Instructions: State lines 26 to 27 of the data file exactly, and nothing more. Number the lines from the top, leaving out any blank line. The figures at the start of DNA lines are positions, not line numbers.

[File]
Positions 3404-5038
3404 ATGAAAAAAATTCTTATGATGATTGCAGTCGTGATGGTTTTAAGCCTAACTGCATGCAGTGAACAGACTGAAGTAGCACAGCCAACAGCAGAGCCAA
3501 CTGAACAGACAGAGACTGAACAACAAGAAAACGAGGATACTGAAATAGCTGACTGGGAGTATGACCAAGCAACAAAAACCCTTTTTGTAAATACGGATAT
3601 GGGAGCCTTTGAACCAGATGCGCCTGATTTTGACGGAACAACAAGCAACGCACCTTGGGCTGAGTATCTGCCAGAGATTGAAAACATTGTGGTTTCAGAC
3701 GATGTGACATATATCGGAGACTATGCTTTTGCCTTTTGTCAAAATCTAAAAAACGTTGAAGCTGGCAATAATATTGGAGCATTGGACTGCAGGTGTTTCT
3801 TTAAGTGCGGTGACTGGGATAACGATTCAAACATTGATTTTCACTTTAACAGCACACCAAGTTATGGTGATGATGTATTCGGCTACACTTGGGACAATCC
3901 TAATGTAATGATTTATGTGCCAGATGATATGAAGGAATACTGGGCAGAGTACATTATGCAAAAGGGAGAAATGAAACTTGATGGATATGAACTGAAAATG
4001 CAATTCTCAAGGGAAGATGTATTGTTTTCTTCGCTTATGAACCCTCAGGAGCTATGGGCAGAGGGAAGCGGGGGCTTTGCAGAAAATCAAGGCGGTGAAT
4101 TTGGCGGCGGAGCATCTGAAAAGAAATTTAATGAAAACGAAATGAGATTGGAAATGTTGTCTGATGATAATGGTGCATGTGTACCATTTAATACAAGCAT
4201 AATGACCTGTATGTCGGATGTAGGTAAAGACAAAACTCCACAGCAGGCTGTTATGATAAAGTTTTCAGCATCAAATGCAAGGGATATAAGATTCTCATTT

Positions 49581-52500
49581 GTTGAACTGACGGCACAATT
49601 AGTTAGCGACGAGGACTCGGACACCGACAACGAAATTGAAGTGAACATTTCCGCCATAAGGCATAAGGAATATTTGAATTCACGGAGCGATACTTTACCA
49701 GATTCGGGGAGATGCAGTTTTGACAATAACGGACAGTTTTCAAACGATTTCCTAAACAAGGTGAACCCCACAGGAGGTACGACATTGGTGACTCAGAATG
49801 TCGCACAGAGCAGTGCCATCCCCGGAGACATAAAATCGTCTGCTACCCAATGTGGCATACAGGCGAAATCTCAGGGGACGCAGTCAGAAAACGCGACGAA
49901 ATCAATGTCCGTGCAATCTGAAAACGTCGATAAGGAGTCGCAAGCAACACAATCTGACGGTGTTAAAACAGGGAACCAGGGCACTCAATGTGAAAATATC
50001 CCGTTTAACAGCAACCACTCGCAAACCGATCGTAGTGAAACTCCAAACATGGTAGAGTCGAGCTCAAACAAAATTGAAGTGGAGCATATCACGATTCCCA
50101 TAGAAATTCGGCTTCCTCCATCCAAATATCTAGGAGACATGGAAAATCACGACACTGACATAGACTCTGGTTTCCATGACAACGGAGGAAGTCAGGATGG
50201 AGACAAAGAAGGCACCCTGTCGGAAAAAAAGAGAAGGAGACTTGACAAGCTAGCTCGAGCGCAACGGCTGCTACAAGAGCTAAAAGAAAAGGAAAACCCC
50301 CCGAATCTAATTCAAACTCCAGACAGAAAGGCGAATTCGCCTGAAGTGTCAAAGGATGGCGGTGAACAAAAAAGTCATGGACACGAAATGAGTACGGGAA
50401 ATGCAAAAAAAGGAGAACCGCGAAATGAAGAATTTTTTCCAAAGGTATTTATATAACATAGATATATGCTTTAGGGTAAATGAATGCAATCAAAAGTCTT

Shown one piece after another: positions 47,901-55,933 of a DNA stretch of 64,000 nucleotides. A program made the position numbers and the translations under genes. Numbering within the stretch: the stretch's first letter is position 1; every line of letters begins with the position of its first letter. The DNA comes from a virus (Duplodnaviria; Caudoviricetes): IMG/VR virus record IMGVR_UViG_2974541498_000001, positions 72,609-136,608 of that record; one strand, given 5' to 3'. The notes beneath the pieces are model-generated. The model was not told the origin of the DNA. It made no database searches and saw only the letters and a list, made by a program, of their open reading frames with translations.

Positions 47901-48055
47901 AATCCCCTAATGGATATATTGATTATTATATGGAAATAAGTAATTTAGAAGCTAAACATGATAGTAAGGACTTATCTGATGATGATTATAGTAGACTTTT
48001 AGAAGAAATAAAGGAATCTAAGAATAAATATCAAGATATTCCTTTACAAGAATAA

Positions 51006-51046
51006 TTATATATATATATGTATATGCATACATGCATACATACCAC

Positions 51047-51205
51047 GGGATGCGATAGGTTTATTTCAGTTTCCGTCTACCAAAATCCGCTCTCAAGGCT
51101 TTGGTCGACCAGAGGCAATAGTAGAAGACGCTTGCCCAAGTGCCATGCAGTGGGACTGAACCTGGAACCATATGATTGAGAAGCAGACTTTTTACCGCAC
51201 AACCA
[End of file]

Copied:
Positions 51006-51046
51006 TTATATATATATATGTATATGCATACATGCATACATACCAC